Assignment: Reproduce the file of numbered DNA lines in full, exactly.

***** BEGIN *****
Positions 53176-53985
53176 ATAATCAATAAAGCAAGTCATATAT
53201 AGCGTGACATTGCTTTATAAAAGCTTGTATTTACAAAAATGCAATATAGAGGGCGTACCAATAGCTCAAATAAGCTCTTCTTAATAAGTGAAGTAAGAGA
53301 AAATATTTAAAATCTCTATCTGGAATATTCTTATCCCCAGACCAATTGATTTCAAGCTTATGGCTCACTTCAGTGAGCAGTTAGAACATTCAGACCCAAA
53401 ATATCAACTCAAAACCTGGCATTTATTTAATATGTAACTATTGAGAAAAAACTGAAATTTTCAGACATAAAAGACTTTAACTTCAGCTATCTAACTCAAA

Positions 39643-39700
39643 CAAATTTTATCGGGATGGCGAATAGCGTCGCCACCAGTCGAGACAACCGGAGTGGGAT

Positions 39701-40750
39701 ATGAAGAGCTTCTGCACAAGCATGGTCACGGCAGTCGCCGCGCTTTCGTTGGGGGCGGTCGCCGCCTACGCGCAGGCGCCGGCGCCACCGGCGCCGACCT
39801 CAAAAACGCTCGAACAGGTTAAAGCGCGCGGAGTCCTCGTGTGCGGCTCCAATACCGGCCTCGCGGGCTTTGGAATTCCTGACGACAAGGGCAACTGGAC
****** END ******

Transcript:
Positions 53176-53985
53176 ATAATCAATAAAGCAAGTCATATAT
53201 AGCGTGACATTGCTTTATAAAAGCTTGTATTTACAAAAATGCAATATAGAGGGCGTACCAATAGCTCAAATAAGCTCTTCTTAATAAGTGAAGTAAGAGA
53301 AAATATTTAAAATCTCTATCTGGAATATTCTTATCCCCAGACCAATTGATTTCAAGCTTATGGCTCACTTCAGTGAGCAGTTAGAACATTCAGACCCAAA
53401 ATATCAACTCAAAACCTGGCATTTATTTAATATGTAACTATTGAGAAAAAACTGAAATTTTCAGACATAAAAGACTTTAACTTCAGCTATCTAACTCAAA

Positions 39643-39700
39643 CAAATTTTATCGGGATGGCGAATAGCGTCGCCACCAGTCGAGACAACCGGAGTGGGAT

Positions 39701-40750
39701 ATGAAGAGCTTCTGCACAAGCATGGTCACGGCAGTCGCCGCGCTTTCGTTGGGGGCGGTCGCCGCCTACGCGCAGGCGCCGGCGCCACCGGCGCCGACCT
39801 CAAAAACGCTCGAACAGGTTAAAGCGCGCGGAGTCCTCGTGTGCGGCTCCAATACCGGCCTCGCGGGCTTTGGAATTCCTGACGACAAGGGCAACTGGAC